Comelec says Smartmatic might be charged after May polls
MANILA, Philippines—Smartmatic International could face charges after the elections for failing to provide the enhancements for the precinct count optical scan (PCOS) machines that will be used in the May balloting, the head of the Commission on Elections said Saturday.
Comelec Chairman Sixto Brillantes Jr. said the election body was not ruling out filing a case against Smartmatic after it failed to include the enhancements following its falling out with its erstwhile corporate partner, Dominion Voting System.
“It has some legal implications in a sense that we can sue Smartmatic since (the enhancements) are mandated in our option to purchase agreement. So, they should give those to us,” Brillantes said in an interview.
He said there were “eight minor” enhancements that should have been included in the more than 80,000 PCOS machines that the Comelec bought from Smartmatic in March 2012.
“These were not included because they fought and, even if Dominion agrees, there’s no more time (to add them). But they are not significant. They are not important,” Brillantes said.
Brillantes clarified that they were not yet thinking of suing Smartmatic since the Comelec was in the middle of its preparations for the May elections.
Brillantes has another beef. He lambasted broadcast networks for opposing the limits that Comelec imposed on political ads of candidates in the 2013 elections.
In messages from his official Twitter account, Brillantes accused media of being more worried about their profits than about the public interest.
“The issue on airtime limits should not be obfuscated with the freedom of speech and of the press, when the real issue of these media entities is revenue,” Brillantes said in one tweet.
“Even the candidates did not question the regulation of airtime limits, then why should the ‘medium’ of speech complain for the candidates?” he said.
GMA Network and the Kapisanan ng mga Broadkaster ng Pilipinas do not agree with Brillantes.
In a statement issued Saturday, GMA said it has gone to the Supreme Court to seek a temporary restraining order against the Comelec’s airtime rules while its petition to junk the controversial provisions is being heard.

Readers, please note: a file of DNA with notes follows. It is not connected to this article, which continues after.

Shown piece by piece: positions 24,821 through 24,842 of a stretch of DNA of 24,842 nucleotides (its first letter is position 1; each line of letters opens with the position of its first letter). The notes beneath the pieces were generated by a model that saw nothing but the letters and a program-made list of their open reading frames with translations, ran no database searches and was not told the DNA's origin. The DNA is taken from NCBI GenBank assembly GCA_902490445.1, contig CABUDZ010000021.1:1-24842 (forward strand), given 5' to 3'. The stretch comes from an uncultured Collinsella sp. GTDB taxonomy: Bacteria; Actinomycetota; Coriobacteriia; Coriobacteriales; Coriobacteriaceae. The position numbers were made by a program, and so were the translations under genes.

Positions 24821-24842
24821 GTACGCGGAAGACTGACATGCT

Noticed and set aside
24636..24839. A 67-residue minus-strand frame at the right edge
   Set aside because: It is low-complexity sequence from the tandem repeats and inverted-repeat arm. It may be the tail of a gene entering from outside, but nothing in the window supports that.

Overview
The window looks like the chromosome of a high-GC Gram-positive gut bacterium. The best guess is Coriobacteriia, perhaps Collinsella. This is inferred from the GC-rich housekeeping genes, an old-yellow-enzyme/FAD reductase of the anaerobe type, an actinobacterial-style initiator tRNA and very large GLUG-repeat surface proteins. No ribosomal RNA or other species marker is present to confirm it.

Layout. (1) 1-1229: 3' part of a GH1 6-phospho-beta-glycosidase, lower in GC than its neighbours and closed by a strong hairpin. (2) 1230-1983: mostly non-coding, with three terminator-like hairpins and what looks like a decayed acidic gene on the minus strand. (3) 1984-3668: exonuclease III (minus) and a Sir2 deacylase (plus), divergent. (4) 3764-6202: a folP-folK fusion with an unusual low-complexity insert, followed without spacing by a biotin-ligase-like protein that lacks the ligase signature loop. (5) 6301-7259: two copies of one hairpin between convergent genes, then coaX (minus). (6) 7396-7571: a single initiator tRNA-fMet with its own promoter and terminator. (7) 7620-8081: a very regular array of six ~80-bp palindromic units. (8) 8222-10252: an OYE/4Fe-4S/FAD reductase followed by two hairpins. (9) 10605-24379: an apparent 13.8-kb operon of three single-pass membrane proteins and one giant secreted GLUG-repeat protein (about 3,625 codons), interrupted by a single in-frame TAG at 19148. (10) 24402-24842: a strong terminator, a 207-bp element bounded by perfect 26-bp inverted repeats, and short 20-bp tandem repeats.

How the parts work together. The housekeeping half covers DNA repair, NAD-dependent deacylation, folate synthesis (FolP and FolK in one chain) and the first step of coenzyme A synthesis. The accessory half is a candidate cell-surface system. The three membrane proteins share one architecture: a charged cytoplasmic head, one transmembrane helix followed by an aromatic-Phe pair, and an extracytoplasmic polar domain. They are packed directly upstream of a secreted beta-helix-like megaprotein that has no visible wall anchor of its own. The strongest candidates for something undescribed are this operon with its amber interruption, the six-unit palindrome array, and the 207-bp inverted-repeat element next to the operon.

In its petition, GMA said the time limits imposed by Comelec are “so restrictive that they amount to State-sponsored suppression of the right of the people to know their candidates, and the right of the candidates to bring across their qualifications and platform of government to the people, which are integral to the right of suffrage under Article V, Section 1 of the Constitution.”
The new airtime rule is “a throwback to the days when the so-called political ad ban was in effect…thereby contradicting the intent of the Fair Elections Act,” GMA countered.
Contrary to Brillantes’ claims, the rules prejudiced the lesser known candidates or political parties, GMA added.
Argued GMA: The airtime limits constitutes “an infringement of the constitutionally protected freedom of speech, of the press, and of expression.” The implementing guidelines also put unreasonable demands on media entities to monitor other media providers, GMA said, adding that this would entail enormous added financial and logistical burdens on their part.
The Kapisanan ng mga Brodkaster ng Pilipinas has also assailed the constitutionality, legality, and practicality of the new rules.
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